And finally, intelligence agencies cannot function without secrecy, which makes their work less subject to public debate. Yet there is an inevitable bias not only within the intelligence community, but among all of us who are responsible for national security, to collect more information about the world, not less. So in the absence of institutional requirements for regular debate — and oversight that is public, as well as private or classified — the danger of government overreach becomes more acute. And this is particularly true when surveillance technology and our reliance on digital information is evolving much faster than our laws.

For all these reasons, I maintained a healthy skepticism toward our surveillance programs after I became President. I ordered that our programs be reviewed by my national security team and our lawyers, and in some cases I ordered changes in how we did business. We increased oversight and auditing, including new structures aimed at compliance. Improved rules were proposed by the government and approved by the Foreign Intelligence Surveillance Court. And we sought to keep Congress continually updated on these activities.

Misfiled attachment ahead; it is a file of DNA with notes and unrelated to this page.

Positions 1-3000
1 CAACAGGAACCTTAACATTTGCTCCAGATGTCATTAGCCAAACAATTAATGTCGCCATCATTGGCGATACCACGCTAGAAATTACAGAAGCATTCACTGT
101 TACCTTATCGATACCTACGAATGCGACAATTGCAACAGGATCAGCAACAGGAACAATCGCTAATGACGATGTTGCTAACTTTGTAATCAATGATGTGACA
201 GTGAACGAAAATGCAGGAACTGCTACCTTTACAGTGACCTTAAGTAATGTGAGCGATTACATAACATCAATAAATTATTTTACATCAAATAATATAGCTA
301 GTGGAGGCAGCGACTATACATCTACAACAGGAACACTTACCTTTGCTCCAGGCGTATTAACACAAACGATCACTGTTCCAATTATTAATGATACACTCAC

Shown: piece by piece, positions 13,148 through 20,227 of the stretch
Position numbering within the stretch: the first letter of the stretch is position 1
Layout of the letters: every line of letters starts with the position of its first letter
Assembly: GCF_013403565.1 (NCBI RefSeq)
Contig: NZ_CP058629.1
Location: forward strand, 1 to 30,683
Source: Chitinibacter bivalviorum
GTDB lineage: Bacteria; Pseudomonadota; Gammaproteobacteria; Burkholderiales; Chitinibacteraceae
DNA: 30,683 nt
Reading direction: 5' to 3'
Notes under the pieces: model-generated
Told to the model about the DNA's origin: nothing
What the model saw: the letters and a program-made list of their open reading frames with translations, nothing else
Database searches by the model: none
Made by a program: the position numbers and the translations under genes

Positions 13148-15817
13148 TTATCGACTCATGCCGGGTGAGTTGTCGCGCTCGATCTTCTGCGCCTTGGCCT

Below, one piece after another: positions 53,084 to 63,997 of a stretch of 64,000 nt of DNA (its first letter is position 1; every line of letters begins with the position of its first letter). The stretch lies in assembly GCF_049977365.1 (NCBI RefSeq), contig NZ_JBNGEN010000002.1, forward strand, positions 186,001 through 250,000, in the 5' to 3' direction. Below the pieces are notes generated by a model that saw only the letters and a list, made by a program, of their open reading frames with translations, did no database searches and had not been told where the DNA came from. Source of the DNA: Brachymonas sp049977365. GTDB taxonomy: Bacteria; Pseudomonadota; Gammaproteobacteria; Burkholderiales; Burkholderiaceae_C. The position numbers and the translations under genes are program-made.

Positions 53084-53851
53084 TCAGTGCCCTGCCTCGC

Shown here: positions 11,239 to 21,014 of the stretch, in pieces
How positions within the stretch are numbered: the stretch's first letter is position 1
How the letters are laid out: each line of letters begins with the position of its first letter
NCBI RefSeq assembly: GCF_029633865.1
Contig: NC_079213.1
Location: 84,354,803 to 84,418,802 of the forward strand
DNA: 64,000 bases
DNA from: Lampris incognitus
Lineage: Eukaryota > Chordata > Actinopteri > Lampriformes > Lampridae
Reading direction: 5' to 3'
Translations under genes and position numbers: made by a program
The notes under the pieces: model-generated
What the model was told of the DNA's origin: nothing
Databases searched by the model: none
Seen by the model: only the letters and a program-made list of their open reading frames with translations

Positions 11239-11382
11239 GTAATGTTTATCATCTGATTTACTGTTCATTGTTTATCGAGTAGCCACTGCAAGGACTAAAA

What I did not do is stop these programs wholesale — not only because I felt that they made us more secure, but also because nothing in that initial review, and nothing that I have learned since, indicated that our intelligence community has sought to violate the law or is cavalier about the civil liberties of their fellow citizens.